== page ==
As was the case in the 1920s, such a drastic mal-distribution of wealth is clearly not sustainable, as it makes it very hard for the average worker to sustain the level of purchases necessary to maintain our largely consumer-based economy. Hence, if we truly want to find a way to grow our economy—as the president insists he does—then we must find a way to address this critical structural imbalance in our economy. And this means real reform, the type of reforms we saw in the New Deal, reforms that brought about the birth of the post-1945 modern American middle class that now seems to be so rapidly disappearing.

So rather than beat about the bushes, President Obama might do well to recognize—as FDR did—that the forces of wealth and privilege weighted against him are not really interested in a compromise or a “grand bargain.” What they want is to maintain the economic and political status quo in what FDR once rightly called the “false belief” that happiness can only be achieved “in the mad chase of evanescent profits.”

To overcome these entrenched forces, President Obama will need to provide the country with much more than his somewhat vague efforts to meet the other side halfway. He must learn to recognize that above all else it is his responsibility to give voice to the common aspiration of the people and provide them with a vision for the future -- a vision that recognizes government’s fundamental responsibility to fashion a more just and equitable society, a vision based on the truism, as FDR said in his second inaugural, that:

We have always known that heedless self-interest was bad morals; we know now that it is bad economics. Out of the collapse of a prosperity whose builders boasted their practicality has come the conviction that in the long run economic morality pays. We are beginning to wipe out the line that divides the practical from the ideal; and in so doing we are fashioning an instrument of unimagined power for the establishment of a morally better world.

David Woolner is a Senior Fellow and Hyde Park Resident Historian for the Roosevelt Institute. He is currently writing a book entitled Cordell Hull, Anthony Eden and the Search for Anglo-American Cooperation, 1933-1938.

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FDR's 47 Percent: Will the Democrats Finally Heed Their Voices?

Dec 3, 2012David B. Woolner

President Obama should use the fiscal cliff to shift the debate away from deficits and take on the inequality that's undermining our democracy.

It has been well said that "the freest government, if it could exist, would not be long acceptable, if the tendency of the laws were to create a rapid accumulation of property in few hands, and to render the great mass of the population dependent and penniless…"

President Obama should use the fiscal cliff to shift the debate away from deficits and take on the inequality that's undermining our democracy.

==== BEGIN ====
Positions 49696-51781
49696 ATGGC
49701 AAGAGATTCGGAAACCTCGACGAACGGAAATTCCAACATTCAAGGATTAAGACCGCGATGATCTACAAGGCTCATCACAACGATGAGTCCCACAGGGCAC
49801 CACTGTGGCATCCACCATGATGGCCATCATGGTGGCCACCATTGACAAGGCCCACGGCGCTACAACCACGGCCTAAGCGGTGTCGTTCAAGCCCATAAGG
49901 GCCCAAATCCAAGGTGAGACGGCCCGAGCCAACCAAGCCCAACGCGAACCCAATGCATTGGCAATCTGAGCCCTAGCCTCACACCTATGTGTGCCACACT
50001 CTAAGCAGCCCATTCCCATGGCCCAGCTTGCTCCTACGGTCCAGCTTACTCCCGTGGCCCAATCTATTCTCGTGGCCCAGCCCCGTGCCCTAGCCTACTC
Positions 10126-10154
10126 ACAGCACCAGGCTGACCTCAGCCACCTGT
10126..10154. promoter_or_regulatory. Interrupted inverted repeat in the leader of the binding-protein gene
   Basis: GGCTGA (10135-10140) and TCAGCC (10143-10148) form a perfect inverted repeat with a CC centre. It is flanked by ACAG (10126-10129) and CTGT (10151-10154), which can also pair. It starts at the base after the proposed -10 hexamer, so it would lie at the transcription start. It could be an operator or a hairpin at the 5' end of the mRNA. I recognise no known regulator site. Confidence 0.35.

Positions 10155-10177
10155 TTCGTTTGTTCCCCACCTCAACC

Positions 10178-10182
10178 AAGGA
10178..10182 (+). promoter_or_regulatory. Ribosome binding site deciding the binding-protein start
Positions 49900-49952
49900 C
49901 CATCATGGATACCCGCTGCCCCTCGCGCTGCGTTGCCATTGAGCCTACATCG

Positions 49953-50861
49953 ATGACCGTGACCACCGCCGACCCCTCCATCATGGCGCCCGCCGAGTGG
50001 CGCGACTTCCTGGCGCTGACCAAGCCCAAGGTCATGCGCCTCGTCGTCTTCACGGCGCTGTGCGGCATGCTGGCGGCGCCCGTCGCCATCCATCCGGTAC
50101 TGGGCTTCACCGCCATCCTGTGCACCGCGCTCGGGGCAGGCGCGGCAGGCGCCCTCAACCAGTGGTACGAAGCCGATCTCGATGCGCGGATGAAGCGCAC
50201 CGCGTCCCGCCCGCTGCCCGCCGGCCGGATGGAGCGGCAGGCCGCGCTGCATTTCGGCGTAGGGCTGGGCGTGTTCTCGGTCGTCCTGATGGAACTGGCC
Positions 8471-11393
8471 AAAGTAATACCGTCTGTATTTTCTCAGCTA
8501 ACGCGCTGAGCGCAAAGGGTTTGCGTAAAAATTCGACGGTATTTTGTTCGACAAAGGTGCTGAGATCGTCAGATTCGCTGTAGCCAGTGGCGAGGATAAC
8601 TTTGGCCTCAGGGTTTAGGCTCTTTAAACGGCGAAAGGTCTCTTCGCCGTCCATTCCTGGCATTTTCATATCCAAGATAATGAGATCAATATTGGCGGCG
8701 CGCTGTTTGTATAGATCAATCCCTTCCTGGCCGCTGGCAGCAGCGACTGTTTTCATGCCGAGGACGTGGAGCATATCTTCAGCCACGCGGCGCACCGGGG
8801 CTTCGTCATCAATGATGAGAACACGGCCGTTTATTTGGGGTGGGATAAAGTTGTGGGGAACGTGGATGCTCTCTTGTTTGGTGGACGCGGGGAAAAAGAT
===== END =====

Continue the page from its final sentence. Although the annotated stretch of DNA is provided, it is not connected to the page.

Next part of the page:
It has been well said that "the freest government, if it could exist, would not be long acceptable, if the tendency of the laws were to create a rapid accumulation of property in few hands, and to render the great mass of the population dependent and penniless…"

We believe in a way of living in which political democracy and free private enterprise for profit should serve and protect each other—to ensure a maximum of human liberty not for a few but for all…

Today many Americans ask the uneasy question: Is the vociferation that our liberties are in danger justified by the facts?

...Their answer is that if there is that danger it comes from that concentrated private economic power which is struggling so hard to master our democratic government.—Franklin D. Roosevelt, 1938

In his remarks on the so-called “fiscal cliff,” and in numerous campaign speeches, President Obama has repeatedly remarked that “we can’t just cut our way to prosperity,” and that “if we’re serious about reducing the deficit, we have to combine spending cuts with revenue. And that means asking the wealthiest Americans to pay a little more in taxes.” The president has also said that he is “not wedded to every detail” of his current plan to reduce the deficit and that he is open to compromise. But he also has made it plain, as he did in his recent remarks at the White House, that he will refuse to accept any approach that isn’t balanced; that he is “not going to ask students and seniors and middle-class families to pay down the entire deficit while people like me making over $250,000 aren’t asked to pay a dime more in taxes.”

For the millions of Americans who remain out of work, or are struggling with hourly wages that when adjusted for inflation stand where they were in 1978, this is welcome news. But the president’s focus on taxes and the deficit is only part of the story. What the country really needs, according to most economists, is more stimulus, for the best way to reduce the deficit is to expand the economy, which would of course result in more government revenue.